A failure to implement measures to protect staff from work-related violence has cost well-known bookmakers William Hill £10,000 in fines.
Sefton Council brought health and safety charges against the betting firm after a female employee was attacked and suffered whiplash injuries during an armed robbery. The incident occurred at the company’s Netherton premises in Bootle, Merseyside at about 9.30pm on 17 April last year.
The employee and a female co-worker were in the process of locking up the premises for the night. As she stepped outside, a man, who had been crouching down near the door, leapt up and dragged her to the ground. The attacker stayed by the door while another man entered the premises and got behind the security screen, where the other staff member was standing by the counter. He produced what is believed to be a knife and demanded money. The employee by the counter was not physically harmed and both men left the premises with a quantity of cash.
The worker who suffered whiplash was off work for more than three days, yet the bookmakers failed to report her injuries to the council in line with the requirements under RIDDOR. The council eventually received notification, about three months after the incident.
Several months prior to the robbery, health and safety officers from Sefton Council undertook a routine inspection to assess the bookies’ management of work-related violence risks to staff. The council identified a number of measures to reduce the risks and the company followed up by carrying out a risk assessment on 13 October 2009.
The assessment highlighted that staff were at high risk of assault and abuse, including anti-social behaviour. It recommended that consideration be given to installing extra security lighting on the exterior of the building and an external CCTV camera to view the front door. Installation of a gate was also proposed to prevent access to an alley at the side of the premises, which, if left unsecured, offered a good place for would-be attackers to hide from view.
Council officers returned to the shop later in October 2009, along with Merseyside Police and William Hill senior managers, to consider the anti-violence measures further. Following this meeting, the company installed a gate, restricting access to the alleyway, but took no action to improve security lighting and CCTV facilities.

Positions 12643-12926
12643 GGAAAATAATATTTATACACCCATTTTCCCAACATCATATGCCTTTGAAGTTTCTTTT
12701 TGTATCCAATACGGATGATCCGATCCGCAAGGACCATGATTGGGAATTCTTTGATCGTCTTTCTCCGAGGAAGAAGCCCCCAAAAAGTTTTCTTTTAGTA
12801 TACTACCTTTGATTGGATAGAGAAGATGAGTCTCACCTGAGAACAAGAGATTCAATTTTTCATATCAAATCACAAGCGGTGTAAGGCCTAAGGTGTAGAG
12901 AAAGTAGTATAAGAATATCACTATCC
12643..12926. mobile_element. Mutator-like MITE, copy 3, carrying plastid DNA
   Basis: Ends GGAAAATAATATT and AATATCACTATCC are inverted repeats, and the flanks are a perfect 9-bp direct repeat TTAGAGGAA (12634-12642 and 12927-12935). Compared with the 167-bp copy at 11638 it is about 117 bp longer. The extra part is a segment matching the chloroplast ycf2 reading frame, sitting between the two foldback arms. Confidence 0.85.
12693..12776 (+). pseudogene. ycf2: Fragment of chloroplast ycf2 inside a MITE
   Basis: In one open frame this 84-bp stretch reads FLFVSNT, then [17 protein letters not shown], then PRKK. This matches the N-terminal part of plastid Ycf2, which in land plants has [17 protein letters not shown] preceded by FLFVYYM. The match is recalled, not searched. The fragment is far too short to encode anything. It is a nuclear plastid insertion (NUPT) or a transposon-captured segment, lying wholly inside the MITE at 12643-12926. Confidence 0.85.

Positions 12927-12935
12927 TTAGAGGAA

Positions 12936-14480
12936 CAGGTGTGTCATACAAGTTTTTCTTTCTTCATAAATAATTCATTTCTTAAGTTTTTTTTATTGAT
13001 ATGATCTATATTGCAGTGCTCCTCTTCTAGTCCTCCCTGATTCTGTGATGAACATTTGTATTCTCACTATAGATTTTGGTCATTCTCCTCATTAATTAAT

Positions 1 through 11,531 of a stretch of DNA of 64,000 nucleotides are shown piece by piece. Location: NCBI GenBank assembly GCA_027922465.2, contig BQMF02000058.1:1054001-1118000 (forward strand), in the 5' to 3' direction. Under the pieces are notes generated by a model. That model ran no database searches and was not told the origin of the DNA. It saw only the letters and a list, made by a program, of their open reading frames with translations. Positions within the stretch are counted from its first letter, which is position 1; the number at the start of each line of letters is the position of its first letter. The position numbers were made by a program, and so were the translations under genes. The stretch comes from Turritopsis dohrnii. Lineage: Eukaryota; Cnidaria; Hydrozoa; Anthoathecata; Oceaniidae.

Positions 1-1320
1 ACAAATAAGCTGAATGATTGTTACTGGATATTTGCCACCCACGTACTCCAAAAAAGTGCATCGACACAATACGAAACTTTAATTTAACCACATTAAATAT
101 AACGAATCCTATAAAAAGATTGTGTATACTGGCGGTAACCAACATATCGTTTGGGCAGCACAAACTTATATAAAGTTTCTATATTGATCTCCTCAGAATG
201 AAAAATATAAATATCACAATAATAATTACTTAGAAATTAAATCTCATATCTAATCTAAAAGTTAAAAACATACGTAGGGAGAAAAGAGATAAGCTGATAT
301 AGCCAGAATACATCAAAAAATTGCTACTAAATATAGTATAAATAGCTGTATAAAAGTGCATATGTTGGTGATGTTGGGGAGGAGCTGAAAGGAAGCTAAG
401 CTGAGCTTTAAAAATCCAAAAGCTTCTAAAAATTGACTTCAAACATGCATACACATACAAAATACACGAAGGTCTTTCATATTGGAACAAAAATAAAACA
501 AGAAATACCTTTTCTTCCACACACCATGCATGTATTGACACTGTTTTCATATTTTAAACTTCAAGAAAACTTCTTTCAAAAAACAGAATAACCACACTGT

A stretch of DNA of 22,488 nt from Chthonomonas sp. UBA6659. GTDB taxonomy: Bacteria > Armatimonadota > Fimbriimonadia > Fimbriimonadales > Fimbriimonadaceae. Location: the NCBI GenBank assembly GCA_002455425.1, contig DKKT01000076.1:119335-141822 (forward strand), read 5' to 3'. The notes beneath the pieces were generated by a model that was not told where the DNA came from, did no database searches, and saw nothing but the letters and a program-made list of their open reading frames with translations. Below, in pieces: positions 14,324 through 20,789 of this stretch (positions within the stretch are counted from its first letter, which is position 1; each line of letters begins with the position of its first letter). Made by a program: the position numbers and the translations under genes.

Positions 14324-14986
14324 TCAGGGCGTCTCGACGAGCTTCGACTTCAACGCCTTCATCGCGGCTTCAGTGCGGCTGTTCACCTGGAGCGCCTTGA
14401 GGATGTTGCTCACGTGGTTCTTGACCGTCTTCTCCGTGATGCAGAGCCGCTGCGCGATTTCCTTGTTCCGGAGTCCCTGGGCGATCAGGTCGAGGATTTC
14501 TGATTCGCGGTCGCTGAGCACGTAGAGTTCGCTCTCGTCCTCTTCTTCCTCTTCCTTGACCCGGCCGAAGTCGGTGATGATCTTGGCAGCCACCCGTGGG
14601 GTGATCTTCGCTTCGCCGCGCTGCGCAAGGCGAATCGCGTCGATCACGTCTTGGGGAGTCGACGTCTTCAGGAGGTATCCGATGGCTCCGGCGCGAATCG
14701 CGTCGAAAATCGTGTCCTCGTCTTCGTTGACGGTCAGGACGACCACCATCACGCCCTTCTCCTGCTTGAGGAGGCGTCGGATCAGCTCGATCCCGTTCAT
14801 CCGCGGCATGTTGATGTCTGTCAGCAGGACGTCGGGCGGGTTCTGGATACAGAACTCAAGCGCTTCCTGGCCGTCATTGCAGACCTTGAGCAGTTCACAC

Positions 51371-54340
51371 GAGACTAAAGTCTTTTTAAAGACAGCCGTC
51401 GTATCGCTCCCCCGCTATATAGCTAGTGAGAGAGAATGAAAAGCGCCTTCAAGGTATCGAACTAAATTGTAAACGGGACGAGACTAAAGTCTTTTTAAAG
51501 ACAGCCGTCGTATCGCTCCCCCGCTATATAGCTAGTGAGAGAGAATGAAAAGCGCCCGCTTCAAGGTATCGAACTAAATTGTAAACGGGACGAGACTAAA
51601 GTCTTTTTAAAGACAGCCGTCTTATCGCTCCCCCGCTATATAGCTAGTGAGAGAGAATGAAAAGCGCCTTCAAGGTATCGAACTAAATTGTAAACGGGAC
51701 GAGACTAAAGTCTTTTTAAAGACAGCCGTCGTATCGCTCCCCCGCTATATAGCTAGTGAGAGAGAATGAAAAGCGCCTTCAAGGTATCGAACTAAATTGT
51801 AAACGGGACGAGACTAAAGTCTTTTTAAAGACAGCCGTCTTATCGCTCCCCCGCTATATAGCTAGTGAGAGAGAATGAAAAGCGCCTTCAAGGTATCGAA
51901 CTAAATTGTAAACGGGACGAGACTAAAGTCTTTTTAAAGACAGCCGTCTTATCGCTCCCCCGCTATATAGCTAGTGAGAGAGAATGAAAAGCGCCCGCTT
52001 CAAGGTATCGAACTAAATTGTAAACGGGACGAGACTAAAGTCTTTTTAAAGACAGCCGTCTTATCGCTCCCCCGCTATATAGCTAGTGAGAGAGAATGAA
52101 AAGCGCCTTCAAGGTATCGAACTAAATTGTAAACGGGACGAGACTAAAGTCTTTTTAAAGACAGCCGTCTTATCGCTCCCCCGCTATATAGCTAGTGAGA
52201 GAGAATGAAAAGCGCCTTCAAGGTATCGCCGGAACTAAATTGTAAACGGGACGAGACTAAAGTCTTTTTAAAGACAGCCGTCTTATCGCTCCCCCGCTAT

Sefton Council subsequently prosecuted William Hill, which pleaded guilty to failing to comply with reg.3(2) of RIDDOR and reg.4 of the Management of Health and Safety at Work Regulations 1999 (MHSWR).
Sentenced at Bootle Magistrates’ Court on 15 September, the company was fined £6000 for the MHSWR offence and £4000 for the RIDDOR breach, plus full costs of £2882. In mitigation, the firm said it had a previously unblemished safety record and had made further improvements to the premises in the wake of the incident. It also cooperated fully with the investigation.
Following the hearing, Helen Evitt, principal environmental health officer at the council, told SHP: “It is important that businesses consider the implications of work-related violence within their premises, as it can have serious consequences for employees. As victims, they may suffer physical injuries along with psychological effects, such as anxiety and stress.
“Employee absence arising from work-related violence incidents can represent a real financial cost through low staff morale and turnover, which can affect the confidence of a business, profitability, and may attract expensive insurance premiums.”
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